The Paris News from Paris, Texas on May 7, 1957 · Page 4
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The Paris News from Paris, Texas · Page 4

Paris, Texas
Issue Date:
Tuesday, May 7, 1957
Page 4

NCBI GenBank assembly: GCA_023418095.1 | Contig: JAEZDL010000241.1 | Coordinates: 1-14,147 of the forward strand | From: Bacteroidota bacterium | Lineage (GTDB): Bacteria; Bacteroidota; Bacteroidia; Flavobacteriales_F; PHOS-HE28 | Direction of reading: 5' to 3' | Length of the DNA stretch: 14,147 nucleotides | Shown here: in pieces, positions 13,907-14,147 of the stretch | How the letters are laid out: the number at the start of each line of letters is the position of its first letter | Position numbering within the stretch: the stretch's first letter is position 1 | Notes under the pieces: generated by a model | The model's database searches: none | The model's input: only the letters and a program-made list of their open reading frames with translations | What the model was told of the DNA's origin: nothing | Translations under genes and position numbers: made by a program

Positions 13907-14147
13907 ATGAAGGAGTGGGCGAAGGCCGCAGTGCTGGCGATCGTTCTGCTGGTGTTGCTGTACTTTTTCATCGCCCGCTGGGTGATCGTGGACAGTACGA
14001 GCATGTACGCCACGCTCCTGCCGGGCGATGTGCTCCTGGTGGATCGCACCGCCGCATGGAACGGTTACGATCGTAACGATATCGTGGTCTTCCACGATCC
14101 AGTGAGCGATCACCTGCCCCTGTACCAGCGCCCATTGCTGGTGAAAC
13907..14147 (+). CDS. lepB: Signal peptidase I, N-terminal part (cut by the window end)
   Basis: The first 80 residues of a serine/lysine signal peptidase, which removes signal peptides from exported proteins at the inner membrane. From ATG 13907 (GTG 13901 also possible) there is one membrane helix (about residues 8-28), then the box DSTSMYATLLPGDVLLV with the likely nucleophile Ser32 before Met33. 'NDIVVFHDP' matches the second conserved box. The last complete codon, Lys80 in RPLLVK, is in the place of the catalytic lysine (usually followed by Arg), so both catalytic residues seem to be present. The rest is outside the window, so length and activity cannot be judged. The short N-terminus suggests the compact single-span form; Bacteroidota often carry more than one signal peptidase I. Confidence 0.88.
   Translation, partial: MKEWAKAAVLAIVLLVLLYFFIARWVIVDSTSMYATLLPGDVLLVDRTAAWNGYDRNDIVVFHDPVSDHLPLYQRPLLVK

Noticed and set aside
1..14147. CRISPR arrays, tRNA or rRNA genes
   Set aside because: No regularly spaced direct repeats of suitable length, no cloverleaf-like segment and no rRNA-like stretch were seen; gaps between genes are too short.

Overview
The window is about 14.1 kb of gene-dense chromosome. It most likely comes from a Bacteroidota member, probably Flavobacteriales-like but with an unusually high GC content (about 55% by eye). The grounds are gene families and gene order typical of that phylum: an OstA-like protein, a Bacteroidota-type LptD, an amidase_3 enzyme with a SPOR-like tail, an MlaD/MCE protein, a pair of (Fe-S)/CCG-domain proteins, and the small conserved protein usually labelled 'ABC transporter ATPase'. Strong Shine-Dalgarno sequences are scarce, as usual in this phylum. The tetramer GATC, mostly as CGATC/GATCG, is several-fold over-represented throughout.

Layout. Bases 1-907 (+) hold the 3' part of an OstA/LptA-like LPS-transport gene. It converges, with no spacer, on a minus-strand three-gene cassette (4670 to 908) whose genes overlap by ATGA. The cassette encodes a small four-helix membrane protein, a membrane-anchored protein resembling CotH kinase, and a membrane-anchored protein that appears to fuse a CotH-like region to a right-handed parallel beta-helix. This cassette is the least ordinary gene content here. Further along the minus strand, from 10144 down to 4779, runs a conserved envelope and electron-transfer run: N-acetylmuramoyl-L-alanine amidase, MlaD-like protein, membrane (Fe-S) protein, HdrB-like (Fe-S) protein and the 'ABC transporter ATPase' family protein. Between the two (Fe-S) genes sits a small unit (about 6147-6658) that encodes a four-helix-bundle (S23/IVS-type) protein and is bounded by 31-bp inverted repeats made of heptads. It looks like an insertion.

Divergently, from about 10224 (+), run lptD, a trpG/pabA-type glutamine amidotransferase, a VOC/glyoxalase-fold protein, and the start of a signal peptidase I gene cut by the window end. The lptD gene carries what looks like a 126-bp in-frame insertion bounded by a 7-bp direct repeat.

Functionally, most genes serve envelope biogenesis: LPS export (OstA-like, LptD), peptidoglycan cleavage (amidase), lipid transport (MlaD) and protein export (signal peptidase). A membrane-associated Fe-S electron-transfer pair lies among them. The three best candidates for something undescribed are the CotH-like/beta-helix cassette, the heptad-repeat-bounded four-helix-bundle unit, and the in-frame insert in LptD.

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EDITORIAL AND FEATURE PAGE THE PARIS, TEXAS, NEWS TUESDAY, MAY 7, 1957 Days of Old Were Plenty Fun, But Who'd Want to Return? You never miss the water till the well popular remedy for rattlesnake bite was ebes drv You don't realize what a bless- to dig a hole in the ground, soak the dirt me electricity and natural gas have been with kerosene, and put the bitten foot or r*«i.» \i_ —r.—i ,•„ ,-T,t«nniTi*£,fi - nr a em* hand in and cover it up. Net surprisingly until the power is interrupted or a gas main breaks. You don't appreciate what an automobile means to your way of life until you put it in the shop for a repaint _ • " I • -1 _ 4.—. 4.1.A Vis^<-3*r »*t*\Wlre" -Tni* people seldom recovered from rattlesnake bites'in those days. Oil stoves came half a cen- iob or turn it over to the body works for tury ago but they seemed always to be J- ' • r T..SI „« *™tt\ n damaffo hlnwiTisT iin. This and. the abundance of repair of hail or traffic damage. Light bulbs seem to burn out these days with enthusiastic frequency,'and that gives you a slow burn. A minor annoyance at worst. For most of us oldtimers remember when coal oil lamps and candles were the principal if not sole source of light. Today if we have to use an oil lamp or candles for a few minutes at intervals maybe a-year or five years apart, we are more than annoyed, we're helpless. No radio or TV, and no newpaper if the breakdown is really serious. . The kerosene came in pne-or two-gallon cans, with an Irish potato jabbed on the spout to prevent spilling. Coal oil was a frequently-used household medicine too. It was smeared on a flannel 'cloth and applied to your chest to clear up "congestion," and it usually worked. A few drops of it dropped on a spoonful of sugar was good to clear up a sore throat, a close second to turpentine for that particular purpose. We remember in the old days a blowing up. This" and. the abundance, of wood roundabout served to delay acceptance of this form of cookstove. People used to pour kerosene into red ant beds and set it afire to geVshut of the ants. A popular young lady of our com- jjiunity lost her life that way when her clothing caught fire. It was a great shock to our eight-year-old mind, and we grieved over it for months. In those days the shock of a tragic death like that threw a pall of sorrow over an entire community. Nowadays the terrible frequency of traffic deaths passes almost unnoticed in all but the smallest communities. People like to reminisce about the old times, but with the exception that families seemed to be closer-knit in those days and people generally more helpful and gregarious, there's no desire to go back to them. But if you think people must have been unhappy and felt put upon and didn't have fun in those days, why, you couldn't be more wrong. Atomic War Only Kind Remaining In December of 1953 President Eisenhower told the United Nations that the development of nuclear weapons "has been such that atomic \yeapons have virtually achieved conventional status within our armed sendees." This theme was restated recently before a House Military subcommittee, made public last week, by Secretary of Defense Wilson and Adm. Radforu, chairman of thee Joint Chiefs. Wi^on put it thus: U.S. defense policy is based on atomic weapons in a major war and "on the use of such atomic weapons as would be militarily feasible and usable in a smaller war, if such a war is forced on us." Adm. Radford said the "atomic weapon is integrated into all our plans and programs. Our force levels (the number of men) are based on then: use." While this newspaper has always plugged for the strongest atomic capability possible, we have many times pointed out the danger of putting all our defense eggs in that one basket. We have thought the steady reduction of manpower in the Army and Navy an unwise procedure for the simple reason that when our dependence is placed too much on atomic weapons it automatically makes an atomic war the only kind, we could sustain. With our principal if not sole dependence wholly committed to the atom to the neglect of so- called • conventional armament we must perforce shoot from the hip in case of war —even a small war—with atomic weapons. Our potential enemy, Russia, has gone in for atomic weaponry too, but it has built 500 to 600 modern submarines meantime and kept its "force levels" and its conventional weaponry at almost full wartime strength. Under such conditions we could not even think of engaging in an atomic disarmament agreement with any nation, much less a treacherous and conscienceless foe like the' Soviet Union, because we would have little with which to defend ourselves. At enormous-expense we would have to recreate and maintain huge "conventional" armed forces to achieve even a minimum of security, after throwing away the deterrent effect of atomic weapons. Anything less would be suicidal folly. THE WORLD TODAY' Average Age of 70 Eisenhower Cabinet Members Stands at 59 Another Air Supremacy Race GEORGE D/XON Indiana Highway Scandal Due To Reach Nationwide Status By JAMES MARLOW Associated Press Nero Analyst WASHINGTON Iff) — President Eisenhower's Cabinet isn't very old—in average age—but some of his key men are away up there and, like Eisenhower, will be over 70 if they stick around to the end of his administration in 1961. Eisenhower himself is 66. Three Cabinet members arc older: Secretary of State Dulles, 69; Secretary of the Treasury Humphrey. 67; and Secretary of Defense Wilson, also 63 but three months otoer than the President. Average age of the 10 Cabinet over 60, five under If the 10 stay around until 1961, all but two will then be over 60, with an average of 63^. Three — Dulles, Humphrey, Wilson—will be over 70. But Humphrey and Wilson are rumored just about ready to call it quits and go back to cj.vilUwj life. Dulles' liking for his job seems undiminishsd, although he was operated on for an intestinal cancer six months ago. The departure of these three would enable Eisenhower to bring younger men into his Cabinet. But this wouldn't mean a great deal members: 59. Five of them are in the sense that younger men BOYLE'S COLUMN Houseflies Do Have Taste Buds in Legs By HAL BOYLE NEW YORK W-Things a columnist might never know if he didn't read his mail: That houseflies have taste buds in their legs—and that's why they enjoy cakewalking all over our food. That your fingernails grow at the rate of I'/j inches a year, or about 8 fact 9 inches in a biblical lifetime of 70 years. That bees are color blind, but if they can't s-oe red, why do they get so stinging mad? That if you want to catch a liar, fasten your gaze just above the bridge of his nose. Most people perspire slightly when telling a lie, and that's the easiest place to detect it. That crooner Bill Hayes, who today earns over $100,000 a year skipping tunes through his vocal cords, started his career by singing happy birthday messages for Western Union. That if you have a standard typewriter you can type the word "typewriter" on only one line of the keyboard. You never can tell what they might ask you on a TV quiz program. That medical statisticians claim a bachelor is three times as likely as a married man to become mentally unbalanced. That some experts estimate another world war would cost the United States four trillion dollars —on the instalment plan, naturally. That you can be sent to the penitentiary for 10 years in Oregon for illegal possession of a rsd or black flag; and in Iowa you can be fined $50 for laying a U. S. flag on the ground. That it takes 60 gallons of water to make a gallon of whisky. That you'll have a hard time fiflding a word to rhyme with "film." That In the town of Azzone, Italy, the citizens are born bald; and slay that way. i That a filling station in Connecticut is owned by John Saglio, whose name, spelled backwards, is "oilgas." That you can get a free meal in.a Michigan restauiant if you can pronounce the owner's name correctly. He is George Pappavla- hodimitrakopoulis. That it was cynical Ambrose Bierce who defined international peace as "A period of cheating work wheii he between two periods of fighting." | government. would be running things for the Republicans as Eisenhower's term ends. Not CTA of those now in the Cabinet has been seriously mentioned as a likely candidate for the Republican presidential nomination in 1360. Vice President Nixon seems to have the inside track on that. And if he won the election he WASHINGTON — Within a few weeks, the Indiana' highway scandal is going to jump state iirres. It is due to spread into a national scandal that will make the teamster racketeering expose look "like petty larceny stuff by comparison. Investigators for the Senate Public Works Committee already are delving into right-of-way profiteering in a dozen other states, and expect to extend the proba into every state affected by tne $33 billion national highway program. Up to now, the only scandals to be publicized to any extent have been in Indiana where operators used advance information to buy up land along prospective rights- of-way and resell it to the government at preposterous profits. But investigation has shown that operators, not only in Indiana, but in widely separated sections of the country> have been working a secondary racket. This, has come to be known to the Senate Probers as the "local airstrip racket." >, According to Filo M. Scdillo, almost certainly—in the tradition chfef Clcrk of tne Senate Public ot presidents—would pick his own Cabinet. Except for Dulles, Humphrey and Wilson, only two other Cabinet members are over 60. They are Secretary of Commerce Weeks, 63, and iMarion B. Fol- spm, secretary of health, education and welfare, also 63. All the rest are under 60: Postmaster General Summer field, 58; Secretary of Agriculture Benson, 57; Secretary of Labor Mitchell. 56; Atty. Gen. Brownell, 53; and Secretary of the Interior Seaton, 47. Humphrey lias not denied reports that he intends to get out in the near future. Nor has Wilson. Both Humphrey and Wilson may leave after Congress finishes voting the money bills, which won't be until near quitting time for the lawmakers, perhaps next July. Robert B. Anderson, former deputy secretary of defense, has been reported a good bet to become Treasury Secretary if Humphrey goes. Eisenhower liked his was in govern- Works Committee, this is how the racket has been operated on a widespread basis: Either as a result oi leaks from inside state highway commissions, or in direct collusion with a member, or members, the fast-buck operators buy land that is not directly on a prospective highway, but some distance removed. But they finagle to have this property purchased with government right- of-way funds. Then they induce pliant state diithorities to designate it for a local airport — although there may not be so much as an old Waco biplane belonging to anyone in the area. The Senate investigations began digging into the local airstrip racket after they discovered that a piece of property had been bought with federal right-of-way funds on a secondary road near Milan, Ind. The property has sines been earmarked for an airport, although Milan has a population of 1200. The Indiana investigation has ment Jor $98,000. But the investi-1 gators tell me that similar deals are coming to light all over' the country THE CURRENT big fight over veterans housing involves the rate of interest which Congress allows lenders to charge the home buyers. The present allowable rate- is 4^ percent, but many veterans have been complaining they can't borrow money that cheaply. Rep. William Hanes Ayres, Republican of Ohio, got up and declared the 4 l ,a percent rate was unrealistic. He made the flat statement that there was no money at 4',4 percent available in his district anyway. He was interrupted by Rep. Olin Teague, Democrat of Texas. "Ti- BACKWARDX GLANCES X- X- X- (From the scrapbooks of the late A. W. 1 Neville. Editor of The Paris Newi, ger" Teague brandished a fistful of newspapers at his sta GOP colleague. "I have in my hand," cried Tiger, "a bunch of this week's papers' from you? home town of Akron. They all advertise loans to veterans at 4*-> percent!" "Where did you get those Akron papers?" yelled Ayres. < "Oh," replied Tiger Teague, blandly. S 'I borrowed them from your office!" For one of the few times in his political career, Representative Ayres was dumbfounded. He confided, later that he has always had the greatest respect for his Democratic colleague, but cannot help feeling Tiger's method of obtaining rebuttal material in this case verged on the unprincipled. September 3, 1930 Marshall, Texas, is celebrating in a quiet way the fiftieth anniversary of the establishment of an ice factory in that city, which reminds me that Paris also could do the. same thing, the first ice factory here having been built fifty years ago this summer. The project, I think, was'Started by Dr. Hansen, an Englishman, who came to Paris a while before and practiced medicine here several years. He interested local capitalists, including Capt. W. H, Hooks, and the factory was built about where now stands the horse collar factory of Dulaney & Sons on South Nineteenth street. A large well was dug to supply water and a small factory building was erected. My recollection is that S. B. Tainter was the engu> eer in charge and Dr. Hansen was manager for a while. Later the management was .given to Captain J. W. (B:i<*) Moore, and for several years the factory was a source of interest to people who went through it to see "how ice was made with steam in the middle of the summer. Presently T. C. Dickson, who was a building contractor here, built another small factory on Clarksville street on the' bank of "Buttermilk Branch" which after operating a while was dismantled and later became the City Steam Laundry, now owned by W: A. Bills. The original factory then passed into the hands of the Anheuser Busch people, brewers of St. Louis who were building ice factories in several places in the south to take, care of their beer storage, and it was rebuilt on Washington Street, north of where is now the county hospital, on a triangular lot between Baker Branch and i .Seventeenth street. Expansion later caused it to be moved to its present location. In the Clarksville Standard of Sept. "2, 1865, there is reprinted from the New Orleans Picayune an account off a visit the reporter for that paper made to the first New Orleans ice factory. He said it was in. a small cotton press building on Orange near Tchoupitoulas street, and he describes the process of using am- menia to extract the fatal Irom the water, which was Mississippi River water purified with alum. About 600 pounds of ice was made at one time, he said, and sold at $1.25 per 100 pounds and he added that not one-third of the demand could be met. (Note: The rear of the Du-.. laney building was on 1st SW (South 19th) at West Kaufman St., City 'Steam Laundry Is operated by Mr. Bills' son, J. Lloyd Bills, and other relatives; 17th Street 1* 4th SW; present location of Southern Ice Co., Inc., is 929 W. Washington St.) 13 YEARS AGO Sunday, May 7, 1944 • A free canning kitchen to promote home canning cf foods, to aid the war effort was to be opened in the high school vocational department, with Mrs. C. E. Duncan of Howland as supervisor and Instructor. Miss Evelyn Barbce, daughter of Mr. and Mrs. E. E. Barbee here, was married to. Aubrey Dewey (Jack) Hagood, Saturday night in Cooper, by the Rsv. C.W. Lester. Hele'n Hodges and Margie M, Vaughan were the first WAC enlistees sworn in at Camp Maxey since designation of the'enlisting station there. . PAUL HARVEY NEWS CONFIDENT LIVING Good Cure for Anxiety Is Depending on God By NORMAN VINCENT PEALE At a luncheon recently I was sitting next to a well-known businessman. This man is big, sort of pompous and loud spoken. You wouldn't think lie had e^er been afraid of anything. But people sometimes reveal their innermost souls. As we sat there he told me an interesting story. It was about a young boy in bed in a farmhouse on a dark and stormy night long ago. The winds were sighing around the old house and suddenly a clap of thunder awakened the lad. There was more roiling thunder; then lightning tore the heavens and seemed to just miss the house. Rain hurled against the window panes and ran down in streaming rivulets. And, all of a sudden, there welled up in this boy all those old primeval, deep fears of the dark and the forces of nature. He leaped from bed, ran into his mother's room and fell to his knees beside her bed, crying out in uncovered deals where an opera-1 fear, "Mother, mother!" tor bought up a strip of land for $3,000, and resold it, within a couple of weeks, to the govern- They'll Do It Every Time By Jimmy Hatlo \ TMECUSTOMERS- C 0AMES, W4T «7 6IVE THEIR ME4T / ORDERS TUlS-4- xlT 4LL TM4T BONE/ OPERATI THEVlL CUFF THE LE4V)N'S 1 Tf?!M IT OFF / 4SO \ -rn/rr FAT-TRIM V TV14T 4LL OFF I A soft hand reached cut to patj his head and a warm arm went around his netk, and a loving, reassuring voice said softly, "Don't be afraid, honey. Mommy's here. There's nothing to be afraid of. God is watching over us." Then she took him back to his bed, pulled the covers up around his neck and sat by his side stroking his cheek until he was asleep once more. "I was that boy," the executive told me, "and I had forgolten that incident until just recently. I've been having some hard going and don't seem up to facing the decisions with which I've been troubled. They're tough ones, involving the futures of a lot of people and I'm afraid I'm getting a little older. I'm in my fifties, you know. "Weil," he continued, "a short time ago I awoke in the middle of the night at our country home. There was a violent storm, with Bible Thought And the Lord God formed man of the dust of the ground, and breathed, into his nostrils the breath of life, and man became a . living soul. Genesis 126;2-7. | The miracle of creation and the __ i beginning of human life grows j ?££\ more amazing as our understand- i "' ~~ thunder, lightning and heavy rain. All of a sudden, I felt just as I had on that same kind of night years ago. That old fear crept up inside me and I actually had a strong desire to rush to ray mother, to feel her arms around me, and have her comfort me so that I would know everything's going to be all right. But, of course, she's long since gone from this earth. Isn't it strange," he added, "how every now and then you want your mother?" "Then," he went on, "I remembered what my motiier had said (hat night long ago: 'There's nothing to be afraid of. God is watching over us.' Dr. Peale," he said with an earnestness that touched me deeply, "I want you to know that, at that very moment I actually felt God's presence and lost my fears." I looked at !iis face and it was a small boy's; it was pathetic, yet it was inspiring. Just then, some other people came up to talk to us. He changed instantly and was his bluff, rather rough self once more. But, you see, I know him now and I always -will. And it's all right. A man has to be a man. Authors Drag Reader Down to Depraved Maybe Charlie Chaplin was the first modern to popularize the "lovable bum."' Perhaps it was Steinbeck, who painted such glowing woru' pictures of the beautiful, lovable "little people" —who almost always turned out to be shiftless, drunk, amoral wards of society. The critics called it "compassion." It followed that unless you loved these "realistic little people" you were a self-righteous bigot with a cash box for a heart. These "compassionate" writers i'.'i- respectability to the genial rapist, the jolly slasher, the fun- loving dope-pusher. Originally, '"compassion" e bster intended to mean pity, sympathy, a sharing of sorrow. But, these brutish writers elevated a mood into ; a philosophy. Writer Edmund Fuller (not of the modem compassion school) in his critique of James Jones' best seller, "From Here To Eternity," contends that "like all other pseudo-tough young writers, Mr. Jones is shamelessly and laughably sentimental. "This is missed because he isn't sentimental about Mother or Dad or the Pure Girl or Darling Babies. Instead he is sentimental about incorrigible anti-social criminal types and whores. He is said to be 'compassionate' toward these. But if you are not one of these you may expect short shrift from Mr. Jones, for he has precious little "compassion* for anyone else. "If you can wipe !Mr. Jones' tears out of your eyes, you will see that the famous Private Prewitt .Maggio, Stark and the other the socially adjusted and the economically stable people." If you listen to this author, long, you will be ashamed to be sober and out of jail. "That," says Mr. Fuller, "is not compassion; it is paranoia." These who imagine themselves hard-shelled literary narrators of the realistic, rape unsuspecting intellects of the undeveloped and the unwary, as surely as their fictional characters violate one another. I'm not talking about the paperbound trash that peddles repetitious dirty words under a garish cover on the corner newsstand for a quarter. I'm taik.r.g about the literary slime that g«ls National Book Awards and ultimately gets made into movies. There Is nothing more appealing than the cloak of compassion. There is nothing more treacherous when it is false. "Shucks, Baby Doll," is the general attitude of the author to his delinquent heroine, "so you took dope and were sexually delinquent and the mother of an Illegitimate child. You're a sweet kid. Just going around and doing everything a tramp does doesn't make a good, sweet, clean little kid like you a tramp!" These writers are trapped in a terrible contradiction.- They are not the truly compassionate writers, but the most vindictive working today. They are not the most humble, but the most arrogant; not the binders of the wounds of their brothers, but the destroyers of the social order. "Down! Down everybody!" they scream. "Down with us all!" And instead of lifting us with the He can't remain a boy, even though something inside of him always wants to. The fundamental conflict of our human nature is how to master this weak, fearful, timorous child inside us and become (he strong, mature adult God meant us to be. It is this inner conflic that causes anxiety and which may remain with us from cradle to grave, unless we get the answer to it. That mother's consoling reassurance to her son is a good prescription for anxiety: "There's nothing to be afraid of. God is watching over us." 'ing increases. •lut mr i »** «* few «*r *«*n»* characters are drinking and whor-1-' I0nm " able example, they would ing. knifing and slugging, rolling homosexuals, defying authority indiscriminately and eternally. . . but are pictured as good, good people. All authority, all sobriety, all the rest of the world, are bad. drag us down to the level of the depraved. In the t en years following World War II the children under 18 in the United States reached a The author is vindictive against record total of 55 2-3 million. (AND THE DINNER HORN) THE NORTH TEXAS PUBLISHING COMPANY. PAKIS. TEXAS. Published Daily Except Saturday. Entered as Second Class Mail Matter at the PostoHic* »t Paris. Texas, under Act of Congress March, 1879. W. W. Bassano Publisher Ray Slssel Managing Editor Eldon Ellis Director of Adv. Robt E. Cox, Circulation Masager » ., ., BATES-TEXAS AND OKLAHOMA By M»ll—One Month ... »l.aO By Mail-One Ysar $11.50 By Mail—'Three Months 3.50 Delivered by Carrier S3c Week Bj Mail—Six Months 6.50 Week Days—ho Sundays—ICc OUTS ; :»E TEXAS B.- Mail—One Month .. J!l 30 By Mai!—Thres Months . .. 3 75 AND OKLAHOMA By Mail—Six Months $ V.OO By Mail—Or.* Year 12.'S fir .o« inrti °U V* .F eflectlon u P°n th« character, standing or reputation nf rSL 1 ?. dlvldu; '!' fir » " corporation which may appear In the columns PubHshew ° e eon ' ected U P°" bein « brought to attention t>! th» Th« Parts News !s not responsible tor the return ot un»ciicHed manuscript* or photographs. Th« Paris News ts not responsible for copy omis sions, typographical errors or any unintentional errors that may occur 1?L* ^ISvH "^T S^Ui Corre S t !n next lssu « •"« !t '» bright to Uwir attention. AU advertising orders are accepted on thi« basis only MEMBER OP THE ASSOCIATED PRESS. TEXAS DAILY NEWSPAPER P ™ I— THf PARIS NIWS, TUESDAY, MAY 7, 1957